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Dr. Tim Says...

Leaky Gut Syndrome Quackery 10/02/17
4 ways to protect your brain with diet 07/18/17
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Change is here 06/12/17
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The science behind the DASH diet, an overview: Part Two 08/01/16
The science behind the DASH diet, an overview: Part One 07/25/16
How the Standard American Diet (SAD) affects the brain (Part Two) 05/26/16
How the Standard American Diet (SAD) affects the brain 05/23/16
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Chef Tim Says...

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Ginger and Rice Noodles: The Christmas Basket Challenge, Part 3 01/12/17
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Chef Tim Says....



Avocados

I love avocados. I have loved them since I was a kid when my mom would serve them garnished simply with her fantastic French Dressing. There was a time, though, when avocados had gotten a very bad rap. That was in the day when we had less information about fat in the diet and it was felt that ALL fat was bad (not so).

OK, we know better now. The best part of knowing better about avocados is that you can eat them without feeling like you're committing some low-fat, healthy diet sin. Just the opposite. They're really good for you.

Avocados grow in tropic and subtropic climates. They are actually a fruit and not a vegetable and are one of my favorite healthy foods. For a long time the only avocados available in the grocery were from Florida and California. Even though Florida was the first state in the U.S. to cultivate them, about 80% of domestic avocados in the grocery today are from California and the most common you will see is the Haas avocado. (There is now a huge import market from Central and South America.)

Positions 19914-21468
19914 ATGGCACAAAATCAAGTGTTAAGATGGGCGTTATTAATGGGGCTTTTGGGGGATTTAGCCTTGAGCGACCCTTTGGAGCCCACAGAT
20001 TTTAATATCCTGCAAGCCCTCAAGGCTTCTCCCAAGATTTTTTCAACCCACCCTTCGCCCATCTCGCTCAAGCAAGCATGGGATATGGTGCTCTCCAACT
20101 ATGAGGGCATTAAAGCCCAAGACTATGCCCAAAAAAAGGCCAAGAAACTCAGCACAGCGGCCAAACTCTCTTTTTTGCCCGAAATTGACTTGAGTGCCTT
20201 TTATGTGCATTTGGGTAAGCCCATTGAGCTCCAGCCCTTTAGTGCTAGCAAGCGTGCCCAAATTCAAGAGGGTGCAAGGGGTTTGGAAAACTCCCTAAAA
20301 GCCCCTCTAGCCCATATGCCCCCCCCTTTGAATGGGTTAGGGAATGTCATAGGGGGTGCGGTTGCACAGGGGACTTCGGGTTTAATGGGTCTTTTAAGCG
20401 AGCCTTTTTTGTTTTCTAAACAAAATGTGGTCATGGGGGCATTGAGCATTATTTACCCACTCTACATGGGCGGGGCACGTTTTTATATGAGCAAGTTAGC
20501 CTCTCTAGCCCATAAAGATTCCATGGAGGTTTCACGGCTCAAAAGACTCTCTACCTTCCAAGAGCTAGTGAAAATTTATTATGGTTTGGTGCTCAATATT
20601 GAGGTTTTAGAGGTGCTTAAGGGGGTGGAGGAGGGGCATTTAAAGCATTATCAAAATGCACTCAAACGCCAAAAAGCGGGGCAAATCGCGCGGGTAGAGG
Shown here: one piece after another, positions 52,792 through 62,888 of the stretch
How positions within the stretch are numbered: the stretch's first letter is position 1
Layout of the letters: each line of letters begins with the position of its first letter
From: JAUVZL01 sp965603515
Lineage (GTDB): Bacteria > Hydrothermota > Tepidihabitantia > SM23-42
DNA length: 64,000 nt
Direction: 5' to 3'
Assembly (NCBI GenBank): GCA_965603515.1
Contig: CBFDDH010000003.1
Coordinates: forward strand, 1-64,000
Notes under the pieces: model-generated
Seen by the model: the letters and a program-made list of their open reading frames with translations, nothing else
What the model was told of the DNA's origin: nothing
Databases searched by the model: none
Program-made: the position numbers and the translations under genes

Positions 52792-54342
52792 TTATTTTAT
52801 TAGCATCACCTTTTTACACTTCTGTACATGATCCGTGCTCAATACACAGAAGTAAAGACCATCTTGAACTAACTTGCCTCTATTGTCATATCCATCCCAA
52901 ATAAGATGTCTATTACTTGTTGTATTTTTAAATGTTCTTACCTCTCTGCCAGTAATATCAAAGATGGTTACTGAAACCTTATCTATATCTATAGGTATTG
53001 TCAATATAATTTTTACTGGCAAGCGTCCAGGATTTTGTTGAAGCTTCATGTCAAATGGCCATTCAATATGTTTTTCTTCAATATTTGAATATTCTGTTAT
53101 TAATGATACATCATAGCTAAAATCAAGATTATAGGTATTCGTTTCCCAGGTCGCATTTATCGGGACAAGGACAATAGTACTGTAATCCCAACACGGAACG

The Haas avocado is the one with the pebbly skin and is a little smaller in size. The other common variety is the slightly larger, more teardrop shaped = Fuerte. Look for evenly colored green or dark green skin with no cuts or blemishes.

Because of today's produce market, avocados are available pretty much year 'round. Like most fruits they are very fragile and are now picked very much unripe. The best way to ripen them is as you would with peaches, by placing them in a paper bag for about two days. You can find ripened ones in the market because they ripen fairly quickly but it's a bit of a treasure hunt. A ripe avocado will give slightly to very gentle pressure. Don't refrigerate them unless they have been cut. I prefer to eat them fairly quickly after they ripen, but they will keep up to about a week in the fridge.

Avocados are essentially a fat. While a cup of slices is only about 120 calories, it's mostly fat. But... they are really low in saturated fat and have tons of good monounsaturated fat (read that GOOD fat). They also have a lot of fiber, as well as being high in Vitamin C.

1/2 cup sliced avocado = 117 calories, 10 g fat, 1.5 g sat fat, 7 g mono fat, 1.5 g protein, 6 g carbohydrates, 5 mg sodium, 0 mg cholesterol, Vitamin K 15 mcg

For more about Florida Avocados visit:
http://www.fl-ag.com/tropical/avocado.htm

For more about California Avocados visit:
http://www.avocado.org/

I always loved growing avocados and here's a good site for just that:
http://faq.gardenweb.com/faq/lists/seed/2002114535011263.html

Eat well, eat healthy, enjoy life!

Dr. Gourmet
July 16, 2007